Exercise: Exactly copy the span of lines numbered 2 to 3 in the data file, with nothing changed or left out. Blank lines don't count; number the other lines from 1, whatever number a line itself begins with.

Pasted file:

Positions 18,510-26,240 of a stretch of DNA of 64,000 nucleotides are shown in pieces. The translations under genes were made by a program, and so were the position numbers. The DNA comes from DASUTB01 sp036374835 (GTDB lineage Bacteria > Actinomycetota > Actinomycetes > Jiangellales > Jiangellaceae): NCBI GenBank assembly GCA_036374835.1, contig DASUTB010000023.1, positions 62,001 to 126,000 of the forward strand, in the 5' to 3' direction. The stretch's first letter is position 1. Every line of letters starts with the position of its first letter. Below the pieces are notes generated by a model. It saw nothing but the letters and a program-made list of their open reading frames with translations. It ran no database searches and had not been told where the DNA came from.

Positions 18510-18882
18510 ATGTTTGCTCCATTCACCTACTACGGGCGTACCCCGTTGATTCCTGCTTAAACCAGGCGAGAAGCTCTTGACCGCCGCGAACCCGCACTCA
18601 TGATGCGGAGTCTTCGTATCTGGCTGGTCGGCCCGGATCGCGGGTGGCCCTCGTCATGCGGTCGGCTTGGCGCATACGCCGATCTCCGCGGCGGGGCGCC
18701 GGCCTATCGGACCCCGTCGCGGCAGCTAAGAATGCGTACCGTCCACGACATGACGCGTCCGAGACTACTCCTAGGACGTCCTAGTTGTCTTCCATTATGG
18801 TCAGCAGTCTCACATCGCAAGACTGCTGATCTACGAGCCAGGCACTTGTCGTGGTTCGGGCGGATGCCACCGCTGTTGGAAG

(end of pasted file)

Positions 18510-18882
18510 ATGTTTGCTCCATTCACCTACTACGGGCGTACCCCGTTGATTCCTGCTTAAACCAGGCGAGAAGCTCTTGACCGCCGCGAACCCGCACTCA